Chris Buck 2Disney has long been inspired by the work of Hans Christian Andersen, having animated several of the Danish author’s tales, including The Little Mermaid, The Ugly Duckling, and The Little Matchgirl, among others.

Andersen’s The Snow Queen serves as inspiration for Disney’s latest film, Frozen. Directed by Chris Buck and Jennifer Lee, the film tells the story of a fearless princess (Kristen Bell) who sets off to find her sister Elsa (Idina Menzel), a queen whose powers have enveloped the kingdom in an eternal, icy winter.

Buck spoke to SSN about the film and the process it took to turn the 170-year-old fairy tale into an epic animated musical.

SSN: What aspects of The Snow Queen did you first take to begin to creating Frozen?
Buck: I looked for what spoke to me the most, which was the theme of love conquering fear … The Snow Queen isn’t defined very well in the book. She’s a villain but you’re not sure why or how she got that way. Still, there’s something very intriguing about her. The environment I found to be magical on its own, the snow and ice. Those three things were standouts for me.

SSN: Frozen features new Disney princesses Elsa and Anna. Were you actively creating more to add to the fold of classic princess characters?
Buck: They weren’t royals when we first pitched it. We added the royalty because it added stakes to the story. Anna has to not only save herself from eternal winter, but her entire kingdom.

elsa anna frozenSSN: These princesses are not dependent on being rescued by a prince like some princesses of the past. Was that something you consciously strived to portray?
Buck: I never thought of them as princesses. To me, they were two interesting, flawed female characters … When it comes to certain things earlier princesses may have done, I think Disney has grown up a bit, and a slightly more well-rounded female character is appreciated these days.

SSN: How do you incorporate songs in to the story?
Buck: We went through a few versions of the story. It was a little more action-adventure before (songwriters) Robert (Lopez) and Kristen (Anderson-Lopez) came on. Once they did, we needed to retool it because it didn’t have the structure that was able to handle songs. We needed the songs to be telling a story rather than stopping the action.

SSN: What was that collaboration like?
Buck: We worked with Bob and Kristen every day, videoconferencing between L.A. and New York, working out the story with them. It was quite a collaboration. They would push us to define our characters better so they could write songs that were clear … You don’t necessarily want to be on the nose with everything, but with a song, you [do]. You have two or three minutes to say something and you need to say it very clearly so that the audience understands what’s going on.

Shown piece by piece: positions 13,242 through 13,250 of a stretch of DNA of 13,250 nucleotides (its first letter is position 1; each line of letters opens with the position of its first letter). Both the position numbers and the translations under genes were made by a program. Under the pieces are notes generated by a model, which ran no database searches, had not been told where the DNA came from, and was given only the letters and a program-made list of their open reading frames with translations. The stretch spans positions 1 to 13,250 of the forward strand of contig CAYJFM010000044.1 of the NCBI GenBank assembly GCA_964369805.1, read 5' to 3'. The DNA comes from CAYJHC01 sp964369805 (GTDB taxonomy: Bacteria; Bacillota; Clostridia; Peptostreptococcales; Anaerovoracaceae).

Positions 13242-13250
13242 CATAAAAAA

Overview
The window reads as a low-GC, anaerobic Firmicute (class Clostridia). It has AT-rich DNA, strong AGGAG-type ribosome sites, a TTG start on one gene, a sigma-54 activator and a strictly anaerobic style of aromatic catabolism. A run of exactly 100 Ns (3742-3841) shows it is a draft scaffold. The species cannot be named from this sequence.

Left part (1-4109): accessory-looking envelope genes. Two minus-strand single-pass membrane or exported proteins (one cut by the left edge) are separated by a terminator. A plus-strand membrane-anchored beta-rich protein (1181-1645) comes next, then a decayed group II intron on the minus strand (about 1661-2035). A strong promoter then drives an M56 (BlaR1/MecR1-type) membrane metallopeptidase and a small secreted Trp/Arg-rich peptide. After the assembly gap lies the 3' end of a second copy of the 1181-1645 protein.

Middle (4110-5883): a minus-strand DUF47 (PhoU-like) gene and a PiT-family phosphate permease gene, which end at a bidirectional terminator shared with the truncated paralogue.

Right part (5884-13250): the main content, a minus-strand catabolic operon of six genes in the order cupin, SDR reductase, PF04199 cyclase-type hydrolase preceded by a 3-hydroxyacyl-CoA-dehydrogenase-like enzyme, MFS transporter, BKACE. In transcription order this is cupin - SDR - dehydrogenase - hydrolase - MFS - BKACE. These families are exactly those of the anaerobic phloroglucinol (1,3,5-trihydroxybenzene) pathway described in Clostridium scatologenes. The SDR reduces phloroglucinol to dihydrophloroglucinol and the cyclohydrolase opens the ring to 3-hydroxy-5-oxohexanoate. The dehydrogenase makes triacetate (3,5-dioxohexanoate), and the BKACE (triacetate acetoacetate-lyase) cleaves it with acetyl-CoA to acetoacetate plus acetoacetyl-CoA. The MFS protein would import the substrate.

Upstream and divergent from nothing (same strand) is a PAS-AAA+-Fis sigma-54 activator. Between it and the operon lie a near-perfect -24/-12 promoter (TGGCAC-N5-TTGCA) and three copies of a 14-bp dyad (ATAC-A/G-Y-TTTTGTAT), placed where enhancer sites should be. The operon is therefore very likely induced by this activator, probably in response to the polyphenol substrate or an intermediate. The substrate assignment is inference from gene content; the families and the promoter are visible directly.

MCDFROZ EC023SSN: Let It Go, the song sung by Idina Menzel as the Snow Queen, is a very pivotal moment in the film. Were you always looking to have that one big song?
Buck: You have to create your story with your highs and lows and then figure out where the song placement goes. Let It Go was one of the first songs written and it really defined Elsa. At one point she was a little more villainous. With Let It Go, we went ‘No, we can’t go that way with her.’ This is such a wonderful song and you want to root for Elsa.

SSN: Once that discovery was made, did the script have to be rewritten?
Buck: Jen had to go back and rewrite some pages in the first act to build up to that scene … You have to set it up well enough in advance so that when the song comes, the audience is ready for it and there’s an emotional payoff.

SSN: Is having a co-director easier or more difficult? Are two heads really better than one?
Buck: It’s easier. We had a compressed schedule. We got pushed up about a year, meaning we lost a year of production—that was a strain. I was the only director on at the time so when Jen was promoted, I couldn’t have been happier. We saw the same movie in our heads, but now we could share the responsibility.

MCDFROZ EC020SSN: Disney animation is often very colorful. How do you manage to do that with Frozen when everything is set in white snow?
Buck: When I asked art director Mike Giaimo to come on, I knew that with this white environment he would bring something very special to it. He realized, ‘White is a blank canvas, I can do anything with that,’ meaning that whatever time of day, whatever season, he could put different colors in there, like sky or moonlight reflecting off the snow. He could play with a wide range of colors and still make it believable, yet very stunning.

SSN: Frozen is populated with a cast and songwriters who all have Broadway experience. The film certainly has that Broadway feel to it. With Beauty and the Beast already on Broadway, could Frozen be next?
Buck: (laughs). I hear you. No one has spoken to me personally but I think it would be perfect for the stage. You could do some magnificent things like adding new technology and creating some stunning sets. Bobby and Kristen could write more songs. In fact, we have some songs that we had to throw out, so maybe they could dust those off and bring them back. I think it’s right for it.

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Zorianna Kit

Zorianna Kit is a print and television journalist who has covered the film industry for the Hollywood Reporter and Reuters among other outlets. She is a member of the Broadcast Film Critics Association and can be seen on the weekly PBS movie review show "Just Seen It."

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